DNR warns of thin ice and cold water dangers amid record warmth

Minnesota is experiencing record warmth this month, and the Department of Natural Resources (DNR) is advising those venturing out onto the ice to be extra careful. In a news release, the DNR said that ice thickness varies widely across the state, and that some areas may have less than four inches of new, clear ice.

Ice thickness guidelines for different activities

The DNR issued some minimum thickness guidelines for new, clear ice for various activities, such as fishing, snowmobiling, driving and walking. The guidelines are based on the average annual temperature and snowfall in Minnesota.

Activity Minimum thickness
Ice fishing 4 inches
Snowmobiles or other all-terrain vehicles 5 to 7 inches
Small car or pickup 8 to 10 inches
Medium-sized truck 12 to 15 inches

If the ice is snow-covered, all of these thicknesses should be doubled.

DNR warns

The DNR also advised people to check the ice thickness every 150 feet as they go out on frozen water, and to avoid going through areas that are soft or have cracks.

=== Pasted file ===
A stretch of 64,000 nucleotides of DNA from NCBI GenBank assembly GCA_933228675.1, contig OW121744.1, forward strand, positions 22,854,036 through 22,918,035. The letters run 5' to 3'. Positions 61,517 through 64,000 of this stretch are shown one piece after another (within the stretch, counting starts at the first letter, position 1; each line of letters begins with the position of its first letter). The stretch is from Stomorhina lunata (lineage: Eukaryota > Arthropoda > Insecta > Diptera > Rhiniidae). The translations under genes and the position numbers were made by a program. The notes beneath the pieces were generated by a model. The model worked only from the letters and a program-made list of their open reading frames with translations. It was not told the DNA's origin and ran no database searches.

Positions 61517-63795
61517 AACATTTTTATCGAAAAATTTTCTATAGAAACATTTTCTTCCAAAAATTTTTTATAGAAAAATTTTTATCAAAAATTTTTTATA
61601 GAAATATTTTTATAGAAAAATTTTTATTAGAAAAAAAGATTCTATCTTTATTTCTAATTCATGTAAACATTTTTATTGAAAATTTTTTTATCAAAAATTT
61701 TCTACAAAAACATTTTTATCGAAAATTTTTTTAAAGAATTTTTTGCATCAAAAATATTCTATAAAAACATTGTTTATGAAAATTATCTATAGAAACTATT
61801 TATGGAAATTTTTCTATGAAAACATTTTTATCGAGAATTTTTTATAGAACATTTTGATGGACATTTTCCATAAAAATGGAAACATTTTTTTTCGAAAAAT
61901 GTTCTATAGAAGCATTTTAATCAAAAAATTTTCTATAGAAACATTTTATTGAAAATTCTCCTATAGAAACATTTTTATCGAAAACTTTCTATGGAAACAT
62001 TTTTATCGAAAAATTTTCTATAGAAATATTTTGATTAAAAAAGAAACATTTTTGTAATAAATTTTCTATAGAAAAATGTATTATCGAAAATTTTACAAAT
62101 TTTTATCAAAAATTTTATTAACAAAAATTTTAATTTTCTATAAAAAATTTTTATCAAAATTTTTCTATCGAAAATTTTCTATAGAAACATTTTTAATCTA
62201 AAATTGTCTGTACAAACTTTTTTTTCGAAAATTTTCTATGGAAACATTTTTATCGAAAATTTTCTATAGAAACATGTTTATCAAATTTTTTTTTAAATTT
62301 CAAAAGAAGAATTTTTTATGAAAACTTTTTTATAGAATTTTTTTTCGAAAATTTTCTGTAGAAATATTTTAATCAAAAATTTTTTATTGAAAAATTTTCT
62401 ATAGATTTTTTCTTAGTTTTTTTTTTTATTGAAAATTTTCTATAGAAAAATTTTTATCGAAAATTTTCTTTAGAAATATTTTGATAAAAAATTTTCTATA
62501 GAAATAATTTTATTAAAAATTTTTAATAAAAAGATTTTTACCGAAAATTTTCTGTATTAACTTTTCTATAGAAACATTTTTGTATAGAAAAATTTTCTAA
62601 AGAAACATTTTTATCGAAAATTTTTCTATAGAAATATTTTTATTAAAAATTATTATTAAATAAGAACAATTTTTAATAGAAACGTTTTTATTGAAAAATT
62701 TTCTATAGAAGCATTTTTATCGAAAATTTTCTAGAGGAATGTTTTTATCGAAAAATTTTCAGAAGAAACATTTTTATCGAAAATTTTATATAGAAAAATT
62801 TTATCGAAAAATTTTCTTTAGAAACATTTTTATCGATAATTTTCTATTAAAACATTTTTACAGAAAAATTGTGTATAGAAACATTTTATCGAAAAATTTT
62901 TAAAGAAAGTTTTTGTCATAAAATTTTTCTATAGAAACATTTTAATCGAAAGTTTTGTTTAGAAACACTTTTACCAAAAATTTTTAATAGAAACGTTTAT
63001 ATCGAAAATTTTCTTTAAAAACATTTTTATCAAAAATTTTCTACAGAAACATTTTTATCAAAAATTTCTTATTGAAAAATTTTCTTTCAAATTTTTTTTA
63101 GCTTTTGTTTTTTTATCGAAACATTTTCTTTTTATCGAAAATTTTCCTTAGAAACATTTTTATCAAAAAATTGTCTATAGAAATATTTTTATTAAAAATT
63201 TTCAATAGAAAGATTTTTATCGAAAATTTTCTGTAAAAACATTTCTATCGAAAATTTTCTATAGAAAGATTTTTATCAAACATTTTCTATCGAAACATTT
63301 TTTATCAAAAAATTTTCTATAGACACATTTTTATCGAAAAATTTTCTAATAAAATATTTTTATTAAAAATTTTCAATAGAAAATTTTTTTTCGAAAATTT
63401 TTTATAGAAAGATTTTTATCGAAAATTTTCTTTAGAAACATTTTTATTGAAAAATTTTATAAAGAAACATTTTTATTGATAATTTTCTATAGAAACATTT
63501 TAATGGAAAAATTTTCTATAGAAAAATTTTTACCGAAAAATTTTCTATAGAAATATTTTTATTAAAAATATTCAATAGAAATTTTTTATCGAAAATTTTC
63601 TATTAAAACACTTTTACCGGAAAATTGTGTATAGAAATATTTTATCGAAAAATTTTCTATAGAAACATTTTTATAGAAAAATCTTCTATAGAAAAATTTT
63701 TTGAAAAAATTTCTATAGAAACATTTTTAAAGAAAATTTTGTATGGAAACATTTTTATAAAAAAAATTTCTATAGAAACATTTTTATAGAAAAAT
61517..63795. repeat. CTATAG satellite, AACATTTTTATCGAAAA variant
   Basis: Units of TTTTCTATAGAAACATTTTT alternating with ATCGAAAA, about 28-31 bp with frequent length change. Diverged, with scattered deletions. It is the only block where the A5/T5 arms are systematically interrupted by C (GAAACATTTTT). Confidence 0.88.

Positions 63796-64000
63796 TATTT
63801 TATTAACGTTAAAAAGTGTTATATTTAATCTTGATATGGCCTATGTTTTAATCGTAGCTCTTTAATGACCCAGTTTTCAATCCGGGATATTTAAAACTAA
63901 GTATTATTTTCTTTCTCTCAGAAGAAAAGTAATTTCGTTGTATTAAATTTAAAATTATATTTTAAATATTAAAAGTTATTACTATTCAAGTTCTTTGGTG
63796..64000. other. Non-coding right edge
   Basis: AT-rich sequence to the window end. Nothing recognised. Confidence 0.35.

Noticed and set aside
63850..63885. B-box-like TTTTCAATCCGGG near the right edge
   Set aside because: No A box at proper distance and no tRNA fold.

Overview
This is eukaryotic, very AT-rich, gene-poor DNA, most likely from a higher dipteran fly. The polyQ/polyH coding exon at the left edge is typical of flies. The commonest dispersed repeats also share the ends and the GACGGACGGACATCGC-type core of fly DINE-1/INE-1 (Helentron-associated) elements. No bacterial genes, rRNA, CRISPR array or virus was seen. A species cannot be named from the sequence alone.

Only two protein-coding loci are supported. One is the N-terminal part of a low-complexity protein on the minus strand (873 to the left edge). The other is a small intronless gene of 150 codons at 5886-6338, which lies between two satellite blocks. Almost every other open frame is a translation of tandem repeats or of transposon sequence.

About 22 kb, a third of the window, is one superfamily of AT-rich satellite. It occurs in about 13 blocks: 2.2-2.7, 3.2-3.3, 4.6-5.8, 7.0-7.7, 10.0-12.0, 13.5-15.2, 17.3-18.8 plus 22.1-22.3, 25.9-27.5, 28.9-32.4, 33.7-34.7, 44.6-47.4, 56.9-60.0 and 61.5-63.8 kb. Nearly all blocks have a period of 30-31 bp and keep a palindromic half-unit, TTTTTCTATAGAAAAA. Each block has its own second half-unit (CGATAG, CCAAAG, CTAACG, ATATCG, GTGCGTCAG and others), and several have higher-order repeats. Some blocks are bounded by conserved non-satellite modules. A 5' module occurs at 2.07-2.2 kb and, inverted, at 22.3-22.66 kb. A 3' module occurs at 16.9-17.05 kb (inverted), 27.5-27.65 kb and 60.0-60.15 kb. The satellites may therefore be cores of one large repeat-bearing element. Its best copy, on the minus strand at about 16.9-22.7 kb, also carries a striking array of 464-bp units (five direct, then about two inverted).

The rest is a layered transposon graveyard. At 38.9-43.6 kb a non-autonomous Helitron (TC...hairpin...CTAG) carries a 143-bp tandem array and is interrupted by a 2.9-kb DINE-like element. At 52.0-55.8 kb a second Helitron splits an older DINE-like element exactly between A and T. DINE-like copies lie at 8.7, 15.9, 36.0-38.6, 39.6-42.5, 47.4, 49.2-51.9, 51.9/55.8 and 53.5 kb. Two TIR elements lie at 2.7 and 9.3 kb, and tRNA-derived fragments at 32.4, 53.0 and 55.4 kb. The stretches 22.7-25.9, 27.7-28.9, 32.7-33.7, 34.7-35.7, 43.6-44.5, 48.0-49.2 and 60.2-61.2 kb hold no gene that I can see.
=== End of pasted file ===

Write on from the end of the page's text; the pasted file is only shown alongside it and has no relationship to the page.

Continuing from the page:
Ice safety tips from experts

The DNR said that even though a lake might have enough ice in one spot, it might not have enough ice somewhere else. That’s why it’s important to be vigilant around the water at this time of year.

Some of the tips from experts include:

  • Wear a life jacket
  • Bring an ice pick
  • Have communication devices like a cell phone
  • Go out with a buddy
  • Let someone else know when you expect to return
  • Stay on shore unless there is four inches of new, clear ice

The DNR also reminded people that even strong swimmers can be incapacitated by the initial shock of cold water.

Ice rescue training underway

The Hennepin County Sheriff’s Office (HCSO) and Minnesota Department of Natural Resources (DNR) are conducting cold water rescue trainings throughout the season with fire departments from across the county.

The trainings include making sure their waterproof suits are in good shape and their rescue vehicles are ready to go. New this year, the sheriff’s office has a four-wheeled vehicle that can float if it breaks through the ice — they also have their tried-and-true airboat that can easily maneuver across the lake.

The HCSO said that their message is simple and can save lives: ice is never 100% safe.

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